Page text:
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The Norway Massacre and the Strength of Liberal Democracy

The Norway Massacre and the Strength of Liberal Democracy

By Reuben Steff
August 3, 2011

The massacre that occurred recently in Norway could happen in any liberal western democracy – even New Zealand. But that is a risk we must run in order to sustain an open social, economic and political system. In a sense, the very nature of our system is both its greatest strength and weakness: On the one hand the citizens of the western world enjoy a level of liberty largely unmatched throughout human history, and few of us would wish to see us move towards pre-democratic modes of rule or become an Orwellian state of omnipresent surveillance. But the flip side to our openness means we will always be accompanied by a ‘dark rider’, as terrorism against the west – both from within and without – will exist for the rest of our lives as individuals and groups view our liberal system as fundamentally ‘corruptive’ to their own beliefs and identities. Anders Breivik, the (as far as we know) lone-wolf who carried out the attacks in Norway was one such individual. His manifesto tells us that he was seeking to counter an ‘invasion’ of immigrants into Europe, who are supposedly destroying ‘western christendom’. This is not an isolated view, as it is shared a by an increasing number of right-wing political parties in Europe, (and members of the Tea Party in the U.S.) who appear to be gaining in political power. Their rise does reflect increased concerns about the effect of immigration, and the fact that inter-cultural tension does exist to varying degrees throughout the western world. The response promoted by anti-immigration advocates is to tighten restrictions across much of society, to increase surveillance of individuals and groups, to rally around ‘the flag’ or ‘the cross’, and to drastically limit immigration. Underpinning this view is the notion that liberal democracies are inherently weak in the face of such ‘threats’. But these individuals profoundly misread not only the recent course of western history, but misjudge the inherent strength of liberal systems and the economic necessity of maintaining them.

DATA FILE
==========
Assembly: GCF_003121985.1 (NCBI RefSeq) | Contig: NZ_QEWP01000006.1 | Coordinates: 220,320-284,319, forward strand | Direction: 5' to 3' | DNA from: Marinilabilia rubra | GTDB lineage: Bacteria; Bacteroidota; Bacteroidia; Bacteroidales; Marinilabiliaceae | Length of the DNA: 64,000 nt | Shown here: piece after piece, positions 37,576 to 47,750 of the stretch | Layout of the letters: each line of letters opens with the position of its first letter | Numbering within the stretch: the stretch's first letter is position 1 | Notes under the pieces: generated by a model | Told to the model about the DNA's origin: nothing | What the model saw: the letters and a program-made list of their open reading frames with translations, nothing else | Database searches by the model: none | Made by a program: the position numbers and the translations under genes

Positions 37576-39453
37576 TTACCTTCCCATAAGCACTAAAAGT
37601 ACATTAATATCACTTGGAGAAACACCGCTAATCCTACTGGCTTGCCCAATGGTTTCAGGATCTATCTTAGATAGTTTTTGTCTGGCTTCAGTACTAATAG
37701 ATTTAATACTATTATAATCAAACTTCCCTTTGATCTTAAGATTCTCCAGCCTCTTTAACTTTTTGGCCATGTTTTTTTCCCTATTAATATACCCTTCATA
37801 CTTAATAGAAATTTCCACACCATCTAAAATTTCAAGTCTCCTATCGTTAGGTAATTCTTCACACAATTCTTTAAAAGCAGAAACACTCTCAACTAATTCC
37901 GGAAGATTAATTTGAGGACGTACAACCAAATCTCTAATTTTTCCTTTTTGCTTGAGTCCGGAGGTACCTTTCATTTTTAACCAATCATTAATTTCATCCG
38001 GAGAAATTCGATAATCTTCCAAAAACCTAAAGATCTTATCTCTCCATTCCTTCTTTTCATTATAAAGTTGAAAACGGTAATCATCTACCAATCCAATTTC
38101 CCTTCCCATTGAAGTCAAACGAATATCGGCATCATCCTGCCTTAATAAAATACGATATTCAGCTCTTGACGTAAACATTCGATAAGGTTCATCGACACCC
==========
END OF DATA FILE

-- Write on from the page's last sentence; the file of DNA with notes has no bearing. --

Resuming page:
Firstly, there is no universal “Christian West”. We can perhaps speak of a “Western Civilization”, but even this is a gross simplification when it is not accompanied by some historical perspective, as it implicitly suggests our culture is static. Nothing could be further from the truth: western viewpoints on race, society, culture and politics has always been in flux. Consider that women have had the right to vote for only a little over a century; the notion that Caucasians were a superior race (genetically and intellectually) to all others was a commonly accepted idea across the western world only 70 years ago; and many European states were ruled by absolutist monarchies until World War I. Further, it disregards the changes that have taken place in much of liberal societies’ views on sexuality, relationships, the role of women, and the division between state and church. When we go back even further we find that the Caucasians of Europe were originally pagans, and Christianity itself was an import into Europe, which spread from there to America, Australia and New Zealand – our ancestors were not born Christian, nor is anyone born one today.